Now, inflammation has been connected to depression, and there are trials underway where anti-inflammatories are being combined with antidepressants with great success. But are pills always the answer? Well, not always especially if the simple trigger could be easily removed from the diet. While few may be truly allergic to caffeine as Ruth was, others may have a sensitivity to it. And these symptoms may include anxiety, nervousness, abdominal cramps, muscle spasms, jitteriness, unease, irritability, mood swings, anger, depression, headaches, migraines, delusions, hallucinations, panic attacks, and, of course, insomnia. So, why can caffeine cause some people to go over the edge? Well, in this instance, psychosis occurs because caffeine increases adrenaline, which increases dopamine in the brain, our feel-good neurotransmitter. But high levels have been linked to psychosis and schizophrenia. For some, these symptoms usually go away when a person stops drinking it and it’s left their system. For some, this could be the result of having a genetic predisposition towards being slow caffeine metabolizers. This means it has the potential for it to build up in the bloodstream and do more harm than good, resulting in the aforementioned symptoms as well as increasing their risk of having a nonfatal heart attack or high blood pressure.

Now it’s critically important to be aware of your own body’s unique response. We all know what it’s like when we have too much. We’re bouncing off the walls. We can’t focus, and we certainly can’t sit still. Bouts of my own personal depression, anxiety were the result of caffeine even as low as a couple of cups of coffee per day or consuming strong teas. So before you blame your anxiety on a poor attitude, I want you to take a step back and keep a food journal to see if any foods, in particular caffeine, could be a contributing factor.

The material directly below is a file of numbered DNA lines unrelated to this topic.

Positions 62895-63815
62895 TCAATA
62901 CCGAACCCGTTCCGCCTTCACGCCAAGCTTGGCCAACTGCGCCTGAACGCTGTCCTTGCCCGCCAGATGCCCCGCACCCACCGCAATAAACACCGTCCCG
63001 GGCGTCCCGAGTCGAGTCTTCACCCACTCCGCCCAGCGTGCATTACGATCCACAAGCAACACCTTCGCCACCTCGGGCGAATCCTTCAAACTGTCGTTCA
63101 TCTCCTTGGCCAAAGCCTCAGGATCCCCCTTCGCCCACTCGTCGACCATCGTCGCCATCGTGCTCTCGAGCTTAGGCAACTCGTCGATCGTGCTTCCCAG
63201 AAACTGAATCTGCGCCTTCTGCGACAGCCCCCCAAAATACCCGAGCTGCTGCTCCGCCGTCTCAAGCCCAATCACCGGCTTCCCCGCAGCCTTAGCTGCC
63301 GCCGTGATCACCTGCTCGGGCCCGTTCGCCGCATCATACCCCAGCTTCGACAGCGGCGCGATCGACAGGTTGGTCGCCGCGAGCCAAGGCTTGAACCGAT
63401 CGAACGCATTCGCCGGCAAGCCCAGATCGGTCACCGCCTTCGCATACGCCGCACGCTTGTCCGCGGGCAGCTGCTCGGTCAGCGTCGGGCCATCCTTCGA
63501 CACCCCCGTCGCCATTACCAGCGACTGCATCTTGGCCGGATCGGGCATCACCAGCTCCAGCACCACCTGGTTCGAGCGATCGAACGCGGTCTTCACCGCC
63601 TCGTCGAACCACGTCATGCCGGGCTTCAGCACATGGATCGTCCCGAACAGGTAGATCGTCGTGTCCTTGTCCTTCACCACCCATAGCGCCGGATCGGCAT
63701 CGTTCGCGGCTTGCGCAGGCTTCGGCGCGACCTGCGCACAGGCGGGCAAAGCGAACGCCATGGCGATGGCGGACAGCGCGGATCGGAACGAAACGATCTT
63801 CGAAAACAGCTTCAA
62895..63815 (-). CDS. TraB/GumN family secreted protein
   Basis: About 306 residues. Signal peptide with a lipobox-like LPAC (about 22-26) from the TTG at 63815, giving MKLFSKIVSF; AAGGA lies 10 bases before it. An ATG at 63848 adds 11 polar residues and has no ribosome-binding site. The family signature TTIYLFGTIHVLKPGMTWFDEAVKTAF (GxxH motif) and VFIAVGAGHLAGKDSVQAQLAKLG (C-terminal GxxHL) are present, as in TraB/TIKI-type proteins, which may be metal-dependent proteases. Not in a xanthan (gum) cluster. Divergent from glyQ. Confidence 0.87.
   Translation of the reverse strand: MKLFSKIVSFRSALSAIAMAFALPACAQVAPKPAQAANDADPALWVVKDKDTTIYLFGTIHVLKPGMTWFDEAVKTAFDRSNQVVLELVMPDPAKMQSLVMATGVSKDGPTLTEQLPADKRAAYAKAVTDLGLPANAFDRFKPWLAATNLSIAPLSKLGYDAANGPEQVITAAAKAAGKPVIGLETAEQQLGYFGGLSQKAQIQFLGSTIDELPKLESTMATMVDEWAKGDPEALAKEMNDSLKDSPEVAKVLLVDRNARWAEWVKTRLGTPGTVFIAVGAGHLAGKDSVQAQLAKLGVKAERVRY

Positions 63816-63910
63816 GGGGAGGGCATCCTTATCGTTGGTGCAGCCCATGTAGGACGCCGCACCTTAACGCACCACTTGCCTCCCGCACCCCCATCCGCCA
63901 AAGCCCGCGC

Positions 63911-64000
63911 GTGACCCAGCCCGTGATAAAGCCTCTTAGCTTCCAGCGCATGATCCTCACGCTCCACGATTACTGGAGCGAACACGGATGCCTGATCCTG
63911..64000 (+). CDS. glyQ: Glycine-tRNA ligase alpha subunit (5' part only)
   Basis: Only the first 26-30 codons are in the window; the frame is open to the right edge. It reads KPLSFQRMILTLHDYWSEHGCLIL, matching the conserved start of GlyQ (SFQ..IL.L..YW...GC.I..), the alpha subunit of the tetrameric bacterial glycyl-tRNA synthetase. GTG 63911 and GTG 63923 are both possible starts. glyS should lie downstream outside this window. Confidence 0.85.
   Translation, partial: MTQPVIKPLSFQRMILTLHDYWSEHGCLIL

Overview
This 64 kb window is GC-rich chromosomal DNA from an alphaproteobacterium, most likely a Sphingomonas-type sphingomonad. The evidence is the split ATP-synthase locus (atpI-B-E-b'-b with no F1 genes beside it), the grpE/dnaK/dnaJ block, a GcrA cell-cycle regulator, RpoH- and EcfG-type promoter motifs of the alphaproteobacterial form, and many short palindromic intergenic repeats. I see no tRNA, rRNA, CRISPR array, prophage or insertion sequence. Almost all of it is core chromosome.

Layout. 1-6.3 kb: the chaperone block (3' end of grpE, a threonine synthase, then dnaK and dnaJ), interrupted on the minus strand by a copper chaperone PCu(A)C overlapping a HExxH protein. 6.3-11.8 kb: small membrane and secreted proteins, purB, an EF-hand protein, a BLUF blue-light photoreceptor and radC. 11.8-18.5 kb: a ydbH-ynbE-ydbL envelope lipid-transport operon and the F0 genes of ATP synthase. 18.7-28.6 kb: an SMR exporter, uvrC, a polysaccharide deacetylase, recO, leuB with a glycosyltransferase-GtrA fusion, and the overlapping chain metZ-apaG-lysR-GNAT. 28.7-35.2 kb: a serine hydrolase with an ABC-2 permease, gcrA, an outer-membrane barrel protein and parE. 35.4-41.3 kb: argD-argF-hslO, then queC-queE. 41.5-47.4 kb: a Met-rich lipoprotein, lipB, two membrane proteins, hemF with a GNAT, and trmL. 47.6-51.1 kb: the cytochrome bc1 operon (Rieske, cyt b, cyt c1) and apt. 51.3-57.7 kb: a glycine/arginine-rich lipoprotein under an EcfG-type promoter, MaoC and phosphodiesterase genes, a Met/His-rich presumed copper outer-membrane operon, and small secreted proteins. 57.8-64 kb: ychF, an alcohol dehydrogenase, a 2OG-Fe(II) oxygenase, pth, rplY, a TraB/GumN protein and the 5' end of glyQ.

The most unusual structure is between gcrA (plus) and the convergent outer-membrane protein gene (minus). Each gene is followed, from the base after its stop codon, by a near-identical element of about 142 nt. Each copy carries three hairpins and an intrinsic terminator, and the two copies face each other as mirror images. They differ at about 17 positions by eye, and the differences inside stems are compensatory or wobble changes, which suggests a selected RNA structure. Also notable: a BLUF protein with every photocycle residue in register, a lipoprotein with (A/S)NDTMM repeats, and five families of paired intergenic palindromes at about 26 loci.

It may not be a sensitivity. It could even be the excessive consumption of it, which results in diminishing returns, such as an intense crash after it’s left your body. If you do believe it is a sensitivity because you have a reaction to it, you can confirm it by having a genetics or food sensitivity test done, which can help you rule it out or in. If you are sensitive to it, even a small amount of caffeine could result in symptoms, and may occur because your body struggles to process and eliminate it.

As the very first step before you hate on me, I’m not telling everyone to give up coffee by any means, but if you do believe you’re being affected by it, remove it from your diet for a minimum of 30 days but do so gradually, reducing your daily intake so you don’t experience intense withdrawal symptoms and ultimately become a bitch or a bastard. Caffeine tends to pop up in a lot of our food sources, not just in coffee. But also various teas, energy drinks, soft drinks, workout bars, cocoa, and even my previous favorite weekend snack, which was chocolate, I can no longer have, which kind of sucks. But my side-effects from having it are simply not worth it. If you’re experiencing headaches, anxiety, panic attacks, and fatigue, or even depression like I was, before you drink that next cup of coffee or tea, realize it could be the stimulant that’s the root of your rut and not the savior you think it is.

I hope you’ve enjoyed this little insight and please don’t hate on me in the comments section because I’ve brought awareness to potentially quite a big issue that’s been misdiagnosed in many people. And of course, grab a copy of my best-selling book “Unstoppable.” And stay tuned for the “Unstoppable” daily journal coming out this New Year so you can bio-hack your way to an unstoppable you. Until next time, have an incredible week, and you may need to kick the coffee. Take care..